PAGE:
BBC NEWS Americas Africa Europe Middle East South Asia Asia Pacific Arabic Spanish Russian Chinese Welsh
BBCi CATEGORIES   TV   RADIO   COMMUNICATE   WHERE I LIVE   INDEX    SEARCH 

BBC NEWS
 You are in:  World: South Asia
Front Page 
World 
Africa 
Americas 
Asia-Pacific 
Europe 
Middle East 
South Asia 
-------------
From Our Own Correspondent 
-------------
Letter From America 
UK 
UK Politics 
Business 
Sci/Tech 
Health 
Education 
Entertainment 
Talking Point 
In Depth 
AudioVideo 


Commonwealth Games 2002

BBC Sport

BBC Weather

SERVICES 
Saturday, 12 January, 2002, 21:36 GMT
Analysis: Musharraf's gamble
President Pervez Musharraf
A powerful message for inside and outside Pakistan
By the BBC's Stephen Cviic

General Musharraf's speech to the nation contained measures designed to reduce tension with India, but it also included a powerful message for ordinary people at home: that Pakistan has to modernise if it wants to play an important part on the world stage.

The Western world may not be entirely surprised by what General Musharraf had to say, as it has grown accustomed to seeing him as a partner in a battle against terrorism and Muslim extremism.


The speech also contained a powerful message for Pakistan itself - modernise or be marginalised

But in the context of Pakistani history, this was an extraordinary speech.

By stating that Pakistan has no need to interfere in the affairs of other countries and that from now on, the Kashmir dispute will be conducted by political means, General Musharraf seems to be putting aside decades of overt and covert military support for Kashmiri militants.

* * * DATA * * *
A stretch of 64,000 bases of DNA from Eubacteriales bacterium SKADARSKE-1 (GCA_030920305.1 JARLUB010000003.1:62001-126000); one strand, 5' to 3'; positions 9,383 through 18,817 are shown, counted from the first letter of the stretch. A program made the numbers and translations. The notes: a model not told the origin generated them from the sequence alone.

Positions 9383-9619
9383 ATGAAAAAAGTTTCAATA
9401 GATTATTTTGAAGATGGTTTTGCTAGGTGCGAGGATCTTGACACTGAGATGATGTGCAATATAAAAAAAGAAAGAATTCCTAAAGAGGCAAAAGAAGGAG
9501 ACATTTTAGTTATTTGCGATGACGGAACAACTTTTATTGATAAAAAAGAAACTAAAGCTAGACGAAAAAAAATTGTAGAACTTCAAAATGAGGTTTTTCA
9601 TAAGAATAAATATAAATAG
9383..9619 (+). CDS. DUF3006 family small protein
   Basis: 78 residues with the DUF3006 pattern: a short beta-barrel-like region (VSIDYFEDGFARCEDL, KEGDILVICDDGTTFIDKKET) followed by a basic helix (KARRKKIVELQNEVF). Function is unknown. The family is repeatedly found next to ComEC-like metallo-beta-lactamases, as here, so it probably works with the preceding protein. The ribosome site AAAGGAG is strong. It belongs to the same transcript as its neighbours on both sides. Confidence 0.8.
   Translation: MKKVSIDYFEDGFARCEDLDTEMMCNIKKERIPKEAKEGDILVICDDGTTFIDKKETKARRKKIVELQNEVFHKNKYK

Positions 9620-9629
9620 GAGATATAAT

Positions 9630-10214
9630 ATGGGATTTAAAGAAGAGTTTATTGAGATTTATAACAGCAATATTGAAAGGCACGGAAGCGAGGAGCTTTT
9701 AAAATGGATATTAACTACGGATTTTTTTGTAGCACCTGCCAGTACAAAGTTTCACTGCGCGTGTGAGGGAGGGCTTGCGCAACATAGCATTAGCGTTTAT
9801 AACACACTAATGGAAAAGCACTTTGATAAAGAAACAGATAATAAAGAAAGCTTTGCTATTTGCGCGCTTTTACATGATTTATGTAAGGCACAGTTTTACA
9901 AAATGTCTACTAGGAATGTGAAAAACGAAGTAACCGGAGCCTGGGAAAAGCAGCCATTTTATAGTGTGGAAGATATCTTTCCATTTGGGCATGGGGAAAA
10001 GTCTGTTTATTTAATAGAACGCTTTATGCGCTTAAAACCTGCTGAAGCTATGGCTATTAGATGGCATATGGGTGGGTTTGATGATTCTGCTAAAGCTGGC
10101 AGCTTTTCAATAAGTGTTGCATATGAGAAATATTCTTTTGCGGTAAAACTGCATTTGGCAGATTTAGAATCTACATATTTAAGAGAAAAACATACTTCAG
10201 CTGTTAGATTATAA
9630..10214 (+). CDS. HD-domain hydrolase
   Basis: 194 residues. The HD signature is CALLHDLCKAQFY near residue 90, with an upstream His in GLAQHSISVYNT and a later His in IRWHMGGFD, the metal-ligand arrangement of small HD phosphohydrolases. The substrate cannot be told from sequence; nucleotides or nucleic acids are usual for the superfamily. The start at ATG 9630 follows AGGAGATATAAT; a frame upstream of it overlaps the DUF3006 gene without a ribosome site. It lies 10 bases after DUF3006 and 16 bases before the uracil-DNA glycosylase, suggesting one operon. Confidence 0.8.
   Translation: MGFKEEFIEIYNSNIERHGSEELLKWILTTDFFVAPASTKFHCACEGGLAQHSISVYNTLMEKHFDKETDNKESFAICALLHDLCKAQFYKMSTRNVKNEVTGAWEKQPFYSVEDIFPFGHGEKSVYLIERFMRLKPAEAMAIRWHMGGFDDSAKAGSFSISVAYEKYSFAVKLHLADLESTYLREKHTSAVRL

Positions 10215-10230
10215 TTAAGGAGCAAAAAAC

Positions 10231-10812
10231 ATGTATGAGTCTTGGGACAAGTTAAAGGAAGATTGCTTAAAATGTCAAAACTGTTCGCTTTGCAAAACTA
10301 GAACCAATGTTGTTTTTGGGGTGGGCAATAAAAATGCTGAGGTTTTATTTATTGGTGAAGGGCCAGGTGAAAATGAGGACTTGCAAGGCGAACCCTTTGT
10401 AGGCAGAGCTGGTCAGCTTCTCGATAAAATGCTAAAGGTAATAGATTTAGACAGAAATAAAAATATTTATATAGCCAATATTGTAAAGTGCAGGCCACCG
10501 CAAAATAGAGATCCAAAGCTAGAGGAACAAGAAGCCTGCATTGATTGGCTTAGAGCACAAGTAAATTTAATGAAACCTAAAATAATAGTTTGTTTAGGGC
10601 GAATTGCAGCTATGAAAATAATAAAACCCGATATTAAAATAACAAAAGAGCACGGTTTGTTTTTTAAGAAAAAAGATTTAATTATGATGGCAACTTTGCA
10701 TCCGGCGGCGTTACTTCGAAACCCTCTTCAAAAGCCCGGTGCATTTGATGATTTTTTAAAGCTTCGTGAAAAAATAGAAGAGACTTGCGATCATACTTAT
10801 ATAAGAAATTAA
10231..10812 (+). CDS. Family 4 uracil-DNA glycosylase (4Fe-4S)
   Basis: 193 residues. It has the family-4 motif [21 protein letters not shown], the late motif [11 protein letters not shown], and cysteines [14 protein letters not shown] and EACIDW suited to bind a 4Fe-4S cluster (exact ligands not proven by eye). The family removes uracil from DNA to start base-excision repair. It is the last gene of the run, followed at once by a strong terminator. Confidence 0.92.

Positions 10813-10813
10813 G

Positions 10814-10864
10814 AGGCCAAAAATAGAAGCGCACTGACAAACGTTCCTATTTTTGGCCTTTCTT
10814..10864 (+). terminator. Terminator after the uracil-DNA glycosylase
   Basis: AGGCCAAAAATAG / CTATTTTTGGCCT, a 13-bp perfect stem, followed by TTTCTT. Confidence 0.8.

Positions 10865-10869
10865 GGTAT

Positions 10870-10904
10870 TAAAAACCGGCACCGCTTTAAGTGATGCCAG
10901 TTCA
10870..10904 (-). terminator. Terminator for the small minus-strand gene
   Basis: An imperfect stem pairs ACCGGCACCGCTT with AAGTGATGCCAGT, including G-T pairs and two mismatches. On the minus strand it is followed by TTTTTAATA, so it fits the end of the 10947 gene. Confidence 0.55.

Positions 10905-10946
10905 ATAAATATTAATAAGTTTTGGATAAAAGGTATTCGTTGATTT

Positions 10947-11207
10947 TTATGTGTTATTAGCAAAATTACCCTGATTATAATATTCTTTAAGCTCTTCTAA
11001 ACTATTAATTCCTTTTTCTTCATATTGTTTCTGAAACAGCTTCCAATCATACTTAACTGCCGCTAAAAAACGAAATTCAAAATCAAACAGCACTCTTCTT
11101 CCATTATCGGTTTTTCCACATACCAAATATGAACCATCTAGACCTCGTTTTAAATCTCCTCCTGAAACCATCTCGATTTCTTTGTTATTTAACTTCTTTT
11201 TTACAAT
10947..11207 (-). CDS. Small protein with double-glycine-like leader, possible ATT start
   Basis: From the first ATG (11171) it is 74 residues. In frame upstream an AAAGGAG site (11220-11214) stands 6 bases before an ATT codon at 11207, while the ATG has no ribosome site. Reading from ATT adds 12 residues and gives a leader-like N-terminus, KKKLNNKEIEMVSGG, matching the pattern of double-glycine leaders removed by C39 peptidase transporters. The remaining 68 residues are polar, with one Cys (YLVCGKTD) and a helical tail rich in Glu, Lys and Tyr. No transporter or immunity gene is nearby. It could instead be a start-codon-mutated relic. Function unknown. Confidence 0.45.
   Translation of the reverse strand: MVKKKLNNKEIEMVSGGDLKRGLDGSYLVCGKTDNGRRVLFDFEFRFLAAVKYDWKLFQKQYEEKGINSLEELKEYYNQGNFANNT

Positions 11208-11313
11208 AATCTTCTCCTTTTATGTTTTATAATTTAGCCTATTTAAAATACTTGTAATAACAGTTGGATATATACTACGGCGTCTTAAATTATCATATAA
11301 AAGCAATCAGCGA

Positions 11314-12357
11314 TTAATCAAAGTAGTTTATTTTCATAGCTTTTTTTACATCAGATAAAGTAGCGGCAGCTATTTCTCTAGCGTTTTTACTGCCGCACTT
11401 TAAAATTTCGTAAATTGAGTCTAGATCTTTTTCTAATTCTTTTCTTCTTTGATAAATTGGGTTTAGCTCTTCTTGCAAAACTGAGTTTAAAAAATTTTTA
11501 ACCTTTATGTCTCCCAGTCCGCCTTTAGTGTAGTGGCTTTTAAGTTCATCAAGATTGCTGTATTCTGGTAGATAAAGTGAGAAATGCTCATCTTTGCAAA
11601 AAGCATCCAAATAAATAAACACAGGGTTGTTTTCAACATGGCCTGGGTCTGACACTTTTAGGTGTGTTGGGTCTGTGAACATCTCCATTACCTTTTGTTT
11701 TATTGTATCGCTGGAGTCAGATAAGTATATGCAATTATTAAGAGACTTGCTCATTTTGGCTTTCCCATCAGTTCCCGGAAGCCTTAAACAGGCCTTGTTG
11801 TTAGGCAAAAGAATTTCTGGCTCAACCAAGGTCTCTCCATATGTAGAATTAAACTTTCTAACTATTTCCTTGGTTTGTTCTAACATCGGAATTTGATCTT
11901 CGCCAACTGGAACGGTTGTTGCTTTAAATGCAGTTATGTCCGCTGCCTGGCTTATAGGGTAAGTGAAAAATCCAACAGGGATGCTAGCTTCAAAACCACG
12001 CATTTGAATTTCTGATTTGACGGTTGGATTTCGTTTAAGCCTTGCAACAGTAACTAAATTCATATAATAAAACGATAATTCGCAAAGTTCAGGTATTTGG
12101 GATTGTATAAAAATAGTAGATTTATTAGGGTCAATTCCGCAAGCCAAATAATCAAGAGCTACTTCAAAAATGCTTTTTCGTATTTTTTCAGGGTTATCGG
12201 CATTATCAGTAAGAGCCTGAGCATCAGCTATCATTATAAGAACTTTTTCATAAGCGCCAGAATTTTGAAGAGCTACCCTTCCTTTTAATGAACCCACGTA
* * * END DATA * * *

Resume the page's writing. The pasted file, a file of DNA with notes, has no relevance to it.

It may not be enough to satisfy India, but the general has probably gone as far in that direction as any Pakistani leader could go.

If he were not a military ruler, it is doubtful whether he would survive in office.

The speech also contained a powerful message for Pakistan itself - modernise or be marginalised.

After 20 years during which Pakistan has become steadily more influenced by radical Islam, the general is trying to turn the tide, with tough new controls on Islamic schools and the threat of action against clerics who incite hatred.

Army reaction

General Musharraf does not face any immediate test from public opinion, and he already has the backing of the United States.

More uncertain will be the reaction of the Pakistani army, which contains some radical Muslim officers.

And over the longer-term, if Pakistanis still feel they are getting nowhere over Kashmir, despite the general's concessions, they may eventually turn against him.

General Musharraf has decided to stake his entire presidency on a gamble that radical nationalism and radical Islam are less important to his fellow countrymen than peace, prosperity and stability.

 WATCH/LISTEN
 ON THIS STORY
The BBC's Rachel Harvey
"General Musharraf is treading a fine line domestically"
See also:

04 Jan 02 | South Asia
Pakistan rounds up militants
21 Dec 01 | Americas
More groups join US terror blacklist
20 Dec 01 | South Asia
India rebuffs evidence request
13 Dec 01 | South Asia
India attack prompts crackdown
14 Dec 01 | South Asia
Violent 'army of the pure'
Internet links:


The BBC is not responsible for the content of external internet sites

Links to more South Asia stories are at the foot of the page.


E-mail this story to a friend

Links to more South Asia stories